Recent diary entries
It took me several years but I've made it to my 1000th edit!
I've found the parking lot signs aren't that useful on the University of Wisconsin campus, if you're not familiar with the various lots. Some lots require a permit, and some are metered parking. If you're permit-less and looking for somewhere to park, the signs at the entryway to each lot are not that useful from a distance. Each has a red band at the top with white lettering indicating either "PERMIT REQUIRED" or "METERS ENFORCED" above the common "Monday-Friday, 7am-4:30pm". From a distance, since both are red bands, and two words long, it's hard to distinguish at a glance, before turning into the lot itself.
The UW parking map (http://transportation.wisc.edu/files/14_15ParkingMap.jpg) isn't much more helpful, only differentiating the permit-vs.-meter lots with a "M" symbol on the metered lots.
So, I started tagging the parking lots in OpenStreetMap with the proper "access" tags, and hopefully some parking app can parse them and make an easier parking experience while on-campus.
The permit-required lots are:
access=private access:conditional=public @ Mo-Fr 00:00-07:00,16:30-24:00; Sa-Su 00:00-24:00
And the metered lots are:
access=public fee=yes @ Mo-Fr 07:00-16:30
I've moved the townlands web application to: http://www.townlands.ie/
The source code is on github: https://github.com/rory/osm-irish-townlands/
Feel free to request new features or report problems via github's 'issues': https://github.com/rory/osm-irish-townlands/issues?state=open
We are a young GIS development organization and have begun further densifying Nagpur and Mumbai cities in India, for our own and the mapping community benefit.
The idea is to spend about an hour or so on a daily basis adding markers for major city areas first, then digging into each area and identifying landmarks (mostly used for providing verbal directions in India, notorious for lack of a systematic address format) and streets. The hope is that folks and our devs will be able to build on this to provide geocoding (using opensource geocoding engines such as OpenCage Geocoders that use OSM) in our mapping apps.
Why Nagpur? Its a so called tier 2 city in India. Tier 1 cities are those like Mumbai, New Delhi, Chennai etc with bigger economies and tech industries. Nagpur is growing in all these areas too, and with good and developing infrastructure, is fast becoming prominent on the investment map. Its also my hometown ;-)
We are of course looking for volunteers from various other cities in India, to chip in during their free time. You know, when you are watching that game on TV and if side by side you could also identify some well known spots in your neighborhood or your city on OSM, that'd help everyone a great deal.
Thanks and have a great time! Ajit
I've created a new static web page based on GitHub pages for the local Ottawa mappers community here.
My intention with this to make it easier for local folks to connect with the local mapping parties as well as a handy resource.
Let me know what you think! Pull requests to improve or other ideas are always welcome:)
We hope to map all areas in Uganda but lots of challenges are on our necks and these include lack of enough resources to use during our mapping sessions and these include the gps devices,computers and cameras for capturing information during the process
A Comment from BlueTiger on 3 July 2014 at 14:14 in another entry; " Most of the times when I travel I will leave the OSMTracker running and update new POIs. At times I have skipped uploading POIs as they don't have proper tags in OSM. Unfortunately I have taken a bad choice here, I should have updated them anyway and requested for new tags."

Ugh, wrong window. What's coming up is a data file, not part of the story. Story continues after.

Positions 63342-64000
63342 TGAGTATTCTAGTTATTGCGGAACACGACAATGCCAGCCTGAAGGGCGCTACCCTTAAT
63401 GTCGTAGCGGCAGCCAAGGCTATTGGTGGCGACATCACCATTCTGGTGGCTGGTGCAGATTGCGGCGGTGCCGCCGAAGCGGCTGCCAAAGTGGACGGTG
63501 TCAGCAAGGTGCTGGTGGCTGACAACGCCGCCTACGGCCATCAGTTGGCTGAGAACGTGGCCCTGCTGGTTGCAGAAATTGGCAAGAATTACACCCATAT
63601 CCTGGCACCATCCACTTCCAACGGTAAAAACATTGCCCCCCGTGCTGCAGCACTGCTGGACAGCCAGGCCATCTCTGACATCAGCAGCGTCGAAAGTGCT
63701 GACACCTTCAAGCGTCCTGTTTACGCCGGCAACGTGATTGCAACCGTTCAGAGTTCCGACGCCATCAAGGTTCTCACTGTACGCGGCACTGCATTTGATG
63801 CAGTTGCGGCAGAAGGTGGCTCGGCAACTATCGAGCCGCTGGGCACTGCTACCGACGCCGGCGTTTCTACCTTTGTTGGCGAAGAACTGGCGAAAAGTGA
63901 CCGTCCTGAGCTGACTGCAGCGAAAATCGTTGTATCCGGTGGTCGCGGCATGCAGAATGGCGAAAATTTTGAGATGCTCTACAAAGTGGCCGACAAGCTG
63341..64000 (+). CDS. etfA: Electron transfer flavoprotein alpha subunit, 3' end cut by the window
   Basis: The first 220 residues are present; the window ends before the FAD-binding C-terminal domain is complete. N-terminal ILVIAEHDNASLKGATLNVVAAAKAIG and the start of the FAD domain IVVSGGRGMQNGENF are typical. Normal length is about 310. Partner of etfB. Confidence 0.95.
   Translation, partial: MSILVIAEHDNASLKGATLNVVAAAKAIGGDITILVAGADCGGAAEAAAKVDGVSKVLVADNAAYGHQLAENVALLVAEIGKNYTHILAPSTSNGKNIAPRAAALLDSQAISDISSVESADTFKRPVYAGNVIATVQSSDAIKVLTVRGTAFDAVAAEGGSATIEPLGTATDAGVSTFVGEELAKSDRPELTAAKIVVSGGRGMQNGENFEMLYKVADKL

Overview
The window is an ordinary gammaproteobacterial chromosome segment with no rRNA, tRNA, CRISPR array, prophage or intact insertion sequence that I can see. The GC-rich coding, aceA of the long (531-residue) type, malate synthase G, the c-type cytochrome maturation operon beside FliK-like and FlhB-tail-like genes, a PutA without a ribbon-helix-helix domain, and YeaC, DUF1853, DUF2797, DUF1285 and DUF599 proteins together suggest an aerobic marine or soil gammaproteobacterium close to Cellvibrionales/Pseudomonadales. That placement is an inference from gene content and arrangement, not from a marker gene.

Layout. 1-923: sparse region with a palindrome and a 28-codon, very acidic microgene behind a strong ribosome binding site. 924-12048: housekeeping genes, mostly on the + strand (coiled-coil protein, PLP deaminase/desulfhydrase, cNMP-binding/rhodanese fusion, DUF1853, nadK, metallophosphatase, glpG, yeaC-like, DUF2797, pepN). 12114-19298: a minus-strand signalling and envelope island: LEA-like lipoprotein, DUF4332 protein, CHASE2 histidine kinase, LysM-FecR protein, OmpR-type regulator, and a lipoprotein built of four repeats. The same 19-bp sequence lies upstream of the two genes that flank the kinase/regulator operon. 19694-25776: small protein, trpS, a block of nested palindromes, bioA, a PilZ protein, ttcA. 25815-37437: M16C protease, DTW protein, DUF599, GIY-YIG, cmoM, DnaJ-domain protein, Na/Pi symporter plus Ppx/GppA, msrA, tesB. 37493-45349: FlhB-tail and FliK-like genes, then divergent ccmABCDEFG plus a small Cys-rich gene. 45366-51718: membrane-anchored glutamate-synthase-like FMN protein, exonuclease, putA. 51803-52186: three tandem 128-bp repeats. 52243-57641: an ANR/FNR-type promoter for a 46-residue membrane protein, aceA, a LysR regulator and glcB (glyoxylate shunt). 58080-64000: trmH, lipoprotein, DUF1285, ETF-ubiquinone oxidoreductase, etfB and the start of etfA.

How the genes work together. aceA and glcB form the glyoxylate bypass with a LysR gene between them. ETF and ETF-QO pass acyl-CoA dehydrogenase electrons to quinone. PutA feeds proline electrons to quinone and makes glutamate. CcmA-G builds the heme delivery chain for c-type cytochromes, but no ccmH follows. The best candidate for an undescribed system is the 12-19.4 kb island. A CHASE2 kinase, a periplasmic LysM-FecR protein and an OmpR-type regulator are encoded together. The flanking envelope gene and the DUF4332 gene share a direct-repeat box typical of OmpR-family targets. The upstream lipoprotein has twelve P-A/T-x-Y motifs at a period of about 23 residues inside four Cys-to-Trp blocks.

I've seen a few tags that were not "proper" in an OSM sense .. but they make sense if you know what is there. Unfortunately getting somethings in to be "proper" in OSM looks to me to be difficult due to the numbers and location game e.g. Radio Telescope. While other things that are not consistent get through - e.g. highway=footpath and highway=path. So I'm inclined to tag all things I consider important in either a navigational sense or a facility. Make a tag note= with some explanation if necessary. This way the data is there .. even if used at this time. I'd rather have the data recorded rather than thrown away. The "improper" tag can be changed latter if a more appropriate tag is available.
NOTE: This post is mostly for my reference, might not make a lot of sense for other folks -- but thought I'd put this out there in case you're interested in the intricacies of TIGER data in the US.
Quick post to highlight some charts as I'm doing research on this topic:
- Number of ways with a highway tag, and counting a way as one using unique "name" tags. TIGER counties are the ones that complete "good" TIGER data, while control counties are those that got missing TIGER data.
- Same chart, but only for highway class = 1 (i.e. motorway and trunk). Seems like someone added a lot of new class 1 highways in 2010q4
- Same chart, but only for highway class = 4 (i.e. cycleways etc). Note that TIGER was not a source for many highways of this type. Note how the control regions got a spike while the TIGER regions did not.
- Same chart, but only for highway class = 3 (i.e. residential / tertiary etc).
How about reading the local newspaper – especially the business pages – for information useful for updating existing OSM data or preparing a 'To Do' list for when the weather improves.
Examples are:- 1. New shops/businesses opening up or old ones closing down. 2. Perhaps a new building project has just got underway. 3. Who has just moved to new premises? 4. What is happening to that vacant site I noticed the other day? 5. New section of highway opened. 6. Developers advertising sections for sale on new housing subdivisions.
For building sites (tag 'landuse=construction') here are a couple of useful pages from the wiki
http://wiki.openstreetmap.org/wiki/Tag:landuse%3Dconstruction http://wiki.openstreetmap.org/wiki/Key:start_date – a future date can be entered to indicate when construction is due to finish. Might be a good idea to make a diary note around that date to check on progress so that a further update can be made.
Another 'wet day' project could be to select a local area and, if you have decent Bing imagery, add building outlines to the map. Select just a block or so and use a bit of caution combined with your local knowledge in case things have changed since the area was photographed. You are then all set to go out on a fine day and gather 'on the ground' details for all these buildings.